We could go on about mandates, but there are many other factors that make selling to the wealthy far less risky.  For one thing, rich people have a much easier time financing real estate purchases - obviously, because they're rich.  They also are much less affected by economic downturns, and when it takes years to bring a development project to the point where the houses can be sold, who knows what the economy will be like?

All of that risk is carried by the developer.  All of that risk must be priced into the final cost of the house - and if there is so much risk that its cost is huge, obviously the house has to be expensive.  So, since the developer needs to sell the house, if it has to be expensive anyway, he's naturally going to build a house that rich people will want to buy - that is, a big fancy one.

And that's why we see, as the title says, "nothing but palaces" - because our government has created a regulatory, construction, and economic environment such that only a fool would attempt to build anything else.  As a wag once said, "If you give me perverse incentives, don't be surprised if I act perversely."

The truly perverse thing, though, isn't that nobody's building cheap houses.  That's perfectly understandable.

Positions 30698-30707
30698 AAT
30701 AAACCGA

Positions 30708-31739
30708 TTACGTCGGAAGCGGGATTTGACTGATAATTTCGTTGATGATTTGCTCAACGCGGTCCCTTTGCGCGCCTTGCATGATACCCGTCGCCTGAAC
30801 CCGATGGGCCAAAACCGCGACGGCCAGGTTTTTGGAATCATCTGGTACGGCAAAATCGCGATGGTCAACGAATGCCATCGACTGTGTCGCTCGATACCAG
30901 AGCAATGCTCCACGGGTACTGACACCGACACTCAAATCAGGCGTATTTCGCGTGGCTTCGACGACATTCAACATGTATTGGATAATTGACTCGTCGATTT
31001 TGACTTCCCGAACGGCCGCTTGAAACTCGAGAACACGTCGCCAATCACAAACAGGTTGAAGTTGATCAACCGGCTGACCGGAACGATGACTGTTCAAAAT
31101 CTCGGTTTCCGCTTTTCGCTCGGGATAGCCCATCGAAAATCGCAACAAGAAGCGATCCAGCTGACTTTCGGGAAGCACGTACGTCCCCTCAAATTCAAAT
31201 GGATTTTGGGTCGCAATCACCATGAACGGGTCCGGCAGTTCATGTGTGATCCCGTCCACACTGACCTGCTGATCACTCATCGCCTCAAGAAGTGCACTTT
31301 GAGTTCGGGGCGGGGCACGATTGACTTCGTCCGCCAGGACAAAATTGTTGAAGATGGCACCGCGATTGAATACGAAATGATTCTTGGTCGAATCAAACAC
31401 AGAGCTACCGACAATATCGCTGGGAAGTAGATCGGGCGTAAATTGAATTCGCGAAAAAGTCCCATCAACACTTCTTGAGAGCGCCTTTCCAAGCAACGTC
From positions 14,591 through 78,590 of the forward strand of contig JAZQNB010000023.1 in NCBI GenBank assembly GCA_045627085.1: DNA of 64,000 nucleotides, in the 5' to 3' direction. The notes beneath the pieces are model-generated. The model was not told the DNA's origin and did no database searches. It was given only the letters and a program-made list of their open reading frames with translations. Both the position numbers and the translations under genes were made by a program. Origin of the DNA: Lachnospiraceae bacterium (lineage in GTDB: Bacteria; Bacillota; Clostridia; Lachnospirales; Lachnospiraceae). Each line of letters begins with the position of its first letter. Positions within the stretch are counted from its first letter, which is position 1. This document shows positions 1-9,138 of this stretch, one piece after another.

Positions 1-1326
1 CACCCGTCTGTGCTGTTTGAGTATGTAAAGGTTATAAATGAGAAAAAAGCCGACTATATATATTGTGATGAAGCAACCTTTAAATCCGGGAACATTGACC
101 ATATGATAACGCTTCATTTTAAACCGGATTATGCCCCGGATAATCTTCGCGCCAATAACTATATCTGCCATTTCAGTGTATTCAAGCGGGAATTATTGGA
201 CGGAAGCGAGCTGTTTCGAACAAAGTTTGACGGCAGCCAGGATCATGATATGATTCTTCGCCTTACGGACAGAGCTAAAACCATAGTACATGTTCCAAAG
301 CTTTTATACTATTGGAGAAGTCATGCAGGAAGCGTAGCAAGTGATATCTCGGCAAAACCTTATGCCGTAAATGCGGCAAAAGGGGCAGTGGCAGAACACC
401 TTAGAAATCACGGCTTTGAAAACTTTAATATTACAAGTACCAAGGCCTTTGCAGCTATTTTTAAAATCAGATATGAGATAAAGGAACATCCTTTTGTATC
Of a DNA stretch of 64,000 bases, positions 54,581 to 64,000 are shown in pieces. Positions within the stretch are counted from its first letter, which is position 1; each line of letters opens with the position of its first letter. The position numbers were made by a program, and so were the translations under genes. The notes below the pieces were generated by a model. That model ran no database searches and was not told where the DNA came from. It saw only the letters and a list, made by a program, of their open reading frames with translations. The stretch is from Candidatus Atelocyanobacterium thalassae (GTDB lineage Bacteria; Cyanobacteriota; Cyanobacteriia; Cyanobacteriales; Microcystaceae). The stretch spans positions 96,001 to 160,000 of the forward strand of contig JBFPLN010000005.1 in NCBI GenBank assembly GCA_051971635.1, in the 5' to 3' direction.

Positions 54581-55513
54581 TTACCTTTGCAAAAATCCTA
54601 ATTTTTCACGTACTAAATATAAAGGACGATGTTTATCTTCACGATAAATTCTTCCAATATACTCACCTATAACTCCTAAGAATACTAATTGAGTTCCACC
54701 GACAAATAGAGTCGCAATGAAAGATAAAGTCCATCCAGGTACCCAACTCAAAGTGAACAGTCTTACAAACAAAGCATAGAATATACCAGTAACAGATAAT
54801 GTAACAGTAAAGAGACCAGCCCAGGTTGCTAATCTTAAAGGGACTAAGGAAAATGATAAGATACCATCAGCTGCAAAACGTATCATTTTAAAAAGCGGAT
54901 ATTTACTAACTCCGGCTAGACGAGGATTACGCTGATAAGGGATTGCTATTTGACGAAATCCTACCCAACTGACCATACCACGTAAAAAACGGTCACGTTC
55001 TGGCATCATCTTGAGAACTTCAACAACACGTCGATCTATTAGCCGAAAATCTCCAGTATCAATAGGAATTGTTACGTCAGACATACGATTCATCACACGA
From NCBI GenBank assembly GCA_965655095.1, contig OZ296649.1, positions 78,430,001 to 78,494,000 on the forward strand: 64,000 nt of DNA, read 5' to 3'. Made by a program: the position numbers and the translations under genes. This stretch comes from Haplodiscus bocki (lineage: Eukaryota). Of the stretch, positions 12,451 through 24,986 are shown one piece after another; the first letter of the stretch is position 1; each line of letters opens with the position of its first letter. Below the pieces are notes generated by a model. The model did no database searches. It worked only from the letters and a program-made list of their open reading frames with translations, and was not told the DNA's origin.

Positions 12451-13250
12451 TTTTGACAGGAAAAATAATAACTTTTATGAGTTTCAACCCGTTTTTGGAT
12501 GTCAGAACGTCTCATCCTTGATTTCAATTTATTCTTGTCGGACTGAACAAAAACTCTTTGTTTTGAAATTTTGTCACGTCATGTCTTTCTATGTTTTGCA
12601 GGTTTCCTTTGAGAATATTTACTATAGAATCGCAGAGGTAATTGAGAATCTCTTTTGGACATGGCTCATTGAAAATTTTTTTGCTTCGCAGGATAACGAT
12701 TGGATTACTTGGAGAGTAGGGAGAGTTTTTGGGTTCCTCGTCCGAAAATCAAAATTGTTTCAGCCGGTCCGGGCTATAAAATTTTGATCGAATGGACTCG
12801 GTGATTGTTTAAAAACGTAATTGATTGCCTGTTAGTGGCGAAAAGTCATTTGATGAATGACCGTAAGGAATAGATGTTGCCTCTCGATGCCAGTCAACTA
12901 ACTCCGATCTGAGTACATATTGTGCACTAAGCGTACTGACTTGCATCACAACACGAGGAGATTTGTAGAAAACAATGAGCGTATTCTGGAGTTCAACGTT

The really perverse thing is, why do Americans, and particularly Californians, keep voting for politicians who distort markets and destroy freedom so egregiously?  We'll delve into that, in the next article in this series.

Petrarch is a contributing editor for Scragged.  Read other articles by Petrarch or other articles on Economics.
Reader Comments

You should do an article on how hostile the landlord/tenant laws are to landlords.
Where I had the property was an area without much available for rent, and now they have one less place, and it is no wonder because the laws enacted to protect tenants have gone too far and now penalize landlords, and are enforced by the local judiciary in an arbitrary and capricious way.

October 3, 2019 11:01 AM

Don't forget Murphy's Law while you cogitate on how to fix our regulatory glutted economic system. Our economy is built on the value of printed paper, on a reputation that is fast disappearing into the sunset. And on hot air destined to move on to the next great empire.

October 3, 2019 12:54 PM

What happened to article #6?

October 9, 2019 3:08 PM

Good eye! Fixed now.